One of Canon’s best yet cheapest DSLR’s out right now. It’s surprising that this camera has 18 megapixel CMOS sensor in it. It’s also got Canon’s EOS Full HD movie mode for full HD filming. If you’re on a tighter budget and can’t afford the Rebel T2i, we recommend going with this. You’ll save some money on the body for the lenses you’ll need. It’s compatible with Canon’s EF or EF-S lenses (the difference between the EF and EF-S lenses is the ‘S’ are closer to the sensor and protrude into the mirror box. It’s stated to hep with better image quality, although not too noticeably. Note they can’t be mounted on full-frame cameras). Again, we like the Canon EF 50mm standard lens.
A surprisingly cheap DSLR camera — we consider this one a steal. If you go this route, you can perhaps buy more than one lens to get a change of shots for your music videos.
We love this mirrorless camera considering we use it quite frequently in our every day lives. The attractiveness of this one is the combination of overall quality, stability, smaller size, interchangeable lens capability, and of course, affordability (at least compared to other mirrorless cameras out there, particularly Sony’s Alpha series — they’re all beasts). The reason why we like this camera for filming music videos is due to the exceptional autofocus, overall clear picture and beautiful detail when it comes to color. It also has superb low-light (up to 25600 ISO), and 24.3 Megapixels. The advanced processor in this one really ousts many other cameras out there in this price-range (it’s pretty high up there compared to others in this guide, but well worth it if you have the cash). This is by far one of our favorite picks as the best camera for filming music videos in HD.
Here’s a little twist you can add to spice up your videos: a point-of-view camera. Although considered a smaller action camera, these have been used in music videos before and give it a nice little touch. You can use the footage to supplement if you want a change of perspective (maybe adding it to the body of a guitar? use your imagination). The wide-angle fish-eye view of the GoPro HERO gives you a lot of versatility when shooting, especially if you’re filming your music videos in lower light conditions. You’ve also got 1080p (4K 60fps if you go with a higher version), built-in touch display, Wi-Fi and Bluetooth support, great image stabilization (may have to do a bit more in post-production), decent photo quality, and loads of mounts to put it on your body or other objects you’ll be around. Although GoPro has recently put themselves up for sale, we don’t think these cameras will be going far away. Whoever ends up buying them may change the direction a bit, but this model here is their peak before they are sold.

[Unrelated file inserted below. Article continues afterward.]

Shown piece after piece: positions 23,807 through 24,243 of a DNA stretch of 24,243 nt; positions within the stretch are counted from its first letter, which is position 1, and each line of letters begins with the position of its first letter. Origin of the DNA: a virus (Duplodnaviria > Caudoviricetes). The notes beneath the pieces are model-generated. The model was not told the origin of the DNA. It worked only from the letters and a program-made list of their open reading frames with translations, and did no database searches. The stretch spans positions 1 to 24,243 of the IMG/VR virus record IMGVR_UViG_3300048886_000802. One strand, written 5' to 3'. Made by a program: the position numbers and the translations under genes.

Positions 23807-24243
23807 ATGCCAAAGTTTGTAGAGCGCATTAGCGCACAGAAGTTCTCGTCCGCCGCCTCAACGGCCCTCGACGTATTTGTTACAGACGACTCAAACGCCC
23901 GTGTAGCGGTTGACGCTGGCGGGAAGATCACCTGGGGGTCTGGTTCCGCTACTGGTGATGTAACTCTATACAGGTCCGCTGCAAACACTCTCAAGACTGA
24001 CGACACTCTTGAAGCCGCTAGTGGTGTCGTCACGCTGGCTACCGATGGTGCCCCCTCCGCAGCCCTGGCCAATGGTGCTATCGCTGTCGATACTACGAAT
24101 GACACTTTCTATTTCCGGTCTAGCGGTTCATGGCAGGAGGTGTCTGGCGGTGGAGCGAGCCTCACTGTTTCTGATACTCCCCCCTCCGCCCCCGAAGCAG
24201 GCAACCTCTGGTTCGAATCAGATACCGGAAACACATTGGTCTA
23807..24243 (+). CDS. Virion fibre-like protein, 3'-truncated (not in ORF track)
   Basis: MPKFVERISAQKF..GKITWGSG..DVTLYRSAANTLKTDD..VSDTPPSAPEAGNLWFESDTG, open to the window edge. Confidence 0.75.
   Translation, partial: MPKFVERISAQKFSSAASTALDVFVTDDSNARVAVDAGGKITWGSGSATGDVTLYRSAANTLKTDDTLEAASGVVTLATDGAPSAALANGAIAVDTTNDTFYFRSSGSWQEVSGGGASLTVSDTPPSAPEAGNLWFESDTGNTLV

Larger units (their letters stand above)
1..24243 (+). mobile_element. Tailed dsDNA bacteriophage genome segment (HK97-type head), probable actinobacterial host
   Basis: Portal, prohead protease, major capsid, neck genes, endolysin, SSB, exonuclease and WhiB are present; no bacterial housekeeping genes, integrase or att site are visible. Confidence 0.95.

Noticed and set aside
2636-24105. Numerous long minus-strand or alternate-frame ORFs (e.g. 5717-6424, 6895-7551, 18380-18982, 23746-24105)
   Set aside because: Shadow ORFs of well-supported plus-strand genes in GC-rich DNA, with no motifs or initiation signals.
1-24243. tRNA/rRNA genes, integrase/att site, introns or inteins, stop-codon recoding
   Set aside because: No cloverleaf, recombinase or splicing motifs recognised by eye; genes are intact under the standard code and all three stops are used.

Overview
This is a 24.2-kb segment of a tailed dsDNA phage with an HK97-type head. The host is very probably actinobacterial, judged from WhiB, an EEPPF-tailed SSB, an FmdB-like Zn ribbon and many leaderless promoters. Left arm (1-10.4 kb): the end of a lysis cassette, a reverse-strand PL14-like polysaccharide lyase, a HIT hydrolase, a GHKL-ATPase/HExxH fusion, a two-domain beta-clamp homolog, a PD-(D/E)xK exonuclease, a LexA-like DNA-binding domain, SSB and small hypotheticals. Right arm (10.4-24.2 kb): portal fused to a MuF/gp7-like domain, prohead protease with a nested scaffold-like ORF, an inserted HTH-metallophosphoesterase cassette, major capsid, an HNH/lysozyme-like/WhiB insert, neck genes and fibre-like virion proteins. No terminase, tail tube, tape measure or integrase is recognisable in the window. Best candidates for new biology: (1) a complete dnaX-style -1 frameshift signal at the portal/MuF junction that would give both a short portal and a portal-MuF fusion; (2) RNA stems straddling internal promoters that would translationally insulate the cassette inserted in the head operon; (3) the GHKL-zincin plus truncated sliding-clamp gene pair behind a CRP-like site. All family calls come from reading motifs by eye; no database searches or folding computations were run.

There are also some other models in our best action camera article, so if GoPro’s seem a bit too expensive for you, there may be some cheaper alternatives out there if you’re still interested in filming your music videos with a different angle, spin and overall touch. We’ve heard of others even interchanging a POV camera clip with standard video clip to switch it up.
This definitely gives our recommended EOS Rebel T2i a run for its money, but only recommend going with this if you need to save around $50 or so. Another determining factor that may steer you towards this particular camera for music videos is it has the best low-light condition lens (yes, better than the DSLR’s). Some of the main features of the DMC-LX5 is a 10.1 megapixel (the DSLR’s are 18, however) CCD but is an ultra-wide angle lens and a 3.0″ “intelligent” LCD screen for some good navigation. Users around the net have given very positive reviews about the lens itself. It’s just about up there compared to the DSLR’s, but again, if you can afford it, go with the T2i.